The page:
Not to depress anyone, but a scan of the state these days paints a pretty bleak picture of our current and former leaders and iconic institutions.
Former Philly and state political power John Perzel gets up to five years in jail for stealing tax dollars to help Republicans win campaigns, a story that draws attention from the international news service Reuters and runs, for example, in the Chicago Tribune.
In Pittsburgh, state Sen. Jane Orie's ongoing trial on charges she used taxpayer resources for campaigns, including her sister's (state Supreme Court Justice Joan Orie Melvin), gets a surprise witness who testifies he saw campaign work going on in the senator's office in the senator's presence. The AP story gets broad play, including in the New Jersey Herald.
In Scranton, the Times-Tribune reports former Senate Democratic Leader Bob Mellow will be at Philadelphia's federal courthouse April 27 to plead guilty to conspiracy in connection with using his tax-paid staff for political work. The newspaper says Mellow faces five years in prison.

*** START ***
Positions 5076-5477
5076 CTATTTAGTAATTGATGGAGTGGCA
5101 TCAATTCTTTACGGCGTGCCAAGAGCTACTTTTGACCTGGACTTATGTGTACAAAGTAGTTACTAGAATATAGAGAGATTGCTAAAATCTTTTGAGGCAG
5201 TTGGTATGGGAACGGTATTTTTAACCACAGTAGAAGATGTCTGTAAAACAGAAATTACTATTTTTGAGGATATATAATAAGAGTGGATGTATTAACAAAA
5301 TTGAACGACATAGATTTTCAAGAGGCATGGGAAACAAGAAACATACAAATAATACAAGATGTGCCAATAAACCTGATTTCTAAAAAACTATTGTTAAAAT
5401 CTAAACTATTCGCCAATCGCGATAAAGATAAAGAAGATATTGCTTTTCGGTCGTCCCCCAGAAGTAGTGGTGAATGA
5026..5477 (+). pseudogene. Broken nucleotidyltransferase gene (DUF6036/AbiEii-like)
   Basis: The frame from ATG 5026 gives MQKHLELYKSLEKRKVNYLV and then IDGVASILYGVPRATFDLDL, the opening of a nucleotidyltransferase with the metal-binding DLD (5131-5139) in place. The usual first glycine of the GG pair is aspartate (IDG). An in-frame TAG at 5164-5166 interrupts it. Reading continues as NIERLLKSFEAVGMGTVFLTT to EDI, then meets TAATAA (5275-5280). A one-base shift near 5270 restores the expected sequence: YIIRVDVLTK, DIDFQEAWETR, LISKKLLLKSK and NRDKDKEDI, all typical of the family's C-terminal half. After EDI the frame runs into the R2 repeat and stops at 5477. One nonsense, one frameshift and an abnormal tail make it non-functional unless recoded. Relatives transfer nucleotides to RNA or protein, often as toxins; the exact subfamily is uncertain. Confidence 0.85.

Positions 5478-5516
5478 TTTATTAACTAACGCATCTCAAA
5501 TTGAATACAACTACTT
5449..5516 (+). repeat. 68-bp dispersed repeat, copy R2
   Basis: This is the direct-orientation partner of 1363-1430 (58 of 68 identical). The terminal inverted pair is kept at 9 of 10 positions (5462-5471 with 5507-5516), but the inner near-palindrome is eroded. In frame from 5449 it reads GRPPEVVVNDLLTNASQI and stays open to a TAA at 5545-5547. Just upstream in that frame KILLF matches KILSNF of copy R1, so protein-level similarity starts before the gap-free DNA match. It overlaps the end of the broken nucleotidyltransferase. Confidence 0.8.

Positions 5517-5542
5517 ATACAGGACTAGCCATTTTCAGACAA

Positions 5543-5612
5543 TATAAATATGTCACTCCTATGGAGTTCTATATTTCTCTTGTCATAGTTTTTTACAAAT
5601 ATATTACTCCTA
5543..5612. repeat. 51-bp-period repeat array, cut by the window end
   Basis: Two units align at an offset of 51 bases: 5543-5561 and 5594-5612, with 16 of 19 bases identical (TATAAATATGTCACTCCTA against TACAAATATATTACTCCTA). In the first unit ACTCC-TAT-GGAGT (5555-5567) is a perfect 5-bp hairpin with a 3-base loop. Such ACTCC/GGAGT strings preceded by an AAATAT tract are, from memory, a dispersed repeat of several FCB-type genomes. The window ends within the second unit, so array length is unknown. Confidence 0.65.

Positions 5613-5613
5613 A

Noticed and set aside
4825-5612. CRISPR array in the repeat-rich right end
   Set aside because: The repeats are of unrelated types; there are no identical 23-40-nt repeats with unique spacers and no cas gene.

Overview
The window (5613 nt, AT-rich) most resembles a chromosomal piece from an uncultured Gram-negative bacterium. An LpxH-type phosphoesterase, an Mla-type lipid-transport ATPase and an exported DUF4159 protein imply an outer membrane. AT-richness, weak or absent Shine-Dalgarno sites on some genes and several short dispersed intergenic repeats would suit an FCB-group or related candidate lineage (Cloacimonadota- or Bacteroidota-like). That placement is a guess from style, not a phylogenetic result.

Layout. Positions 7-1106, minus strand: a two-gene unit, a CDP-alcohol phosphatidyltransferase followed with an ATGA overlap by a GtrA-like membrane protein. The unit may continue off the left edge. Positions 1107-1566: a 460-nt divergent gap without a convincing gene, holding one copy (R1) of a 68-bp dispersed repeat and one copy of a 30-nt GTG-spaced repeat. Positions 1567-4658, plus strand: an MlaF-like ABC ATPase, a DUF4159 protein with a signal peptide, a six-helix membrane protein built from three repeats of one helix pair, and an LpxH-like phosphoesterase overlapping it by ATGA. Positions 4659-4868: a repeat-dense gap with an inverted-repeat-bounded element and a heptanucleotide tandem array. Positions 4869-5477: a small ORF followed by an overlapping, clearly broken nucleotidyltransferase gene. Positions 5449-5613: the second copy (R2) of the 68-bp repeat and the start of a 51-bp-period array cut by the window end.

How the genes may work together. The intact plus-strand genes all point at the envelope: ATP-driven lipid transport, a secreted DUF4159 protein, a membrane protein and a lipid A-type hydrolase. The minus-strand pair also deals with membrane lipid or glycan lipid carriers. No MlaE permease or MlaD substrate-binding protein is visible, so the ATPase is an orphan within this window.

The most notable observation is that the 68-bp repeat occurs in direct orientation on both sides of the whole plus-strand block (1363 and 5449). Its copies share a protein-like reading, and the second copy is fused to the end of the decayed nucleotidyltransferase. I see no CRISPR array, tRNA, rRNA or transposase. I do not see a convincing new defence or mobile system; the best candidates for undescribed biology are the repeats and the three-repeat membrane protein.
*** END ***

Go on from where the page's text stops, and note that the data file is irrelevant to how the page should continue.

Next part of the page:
In Harrisburg, David Unkovic, the state-appointed receiver working on the city's fiscal mess, has a mini-fit during a federal court hearing on issues related to the capital city's state takeover of the city. The Harrisburg Patriot-News reports:
“`There is so much corruption in this city. The city has been mismanaged for 20 years,' he said in a loud and strident voice, repeatedly slamming his fist on the witness stand."
And in State College, the ongoing investigation of the child-sex scandal and coverup gets another jolt. The Patriot reports that a state welfare investigator who closed a 1998 child-abuse case against Jerry Sandusky would not have done so had he been shown newly surfaced psychologists' reports done at the time but withheld by Penn State police.
So let's see: Philly, Pittsburgh, Harrisburg, Scranton and Penn State all producing news you can use, if, that is, you're making a case for the sorry state of the state or, for example, putting together your own roundup of wrong.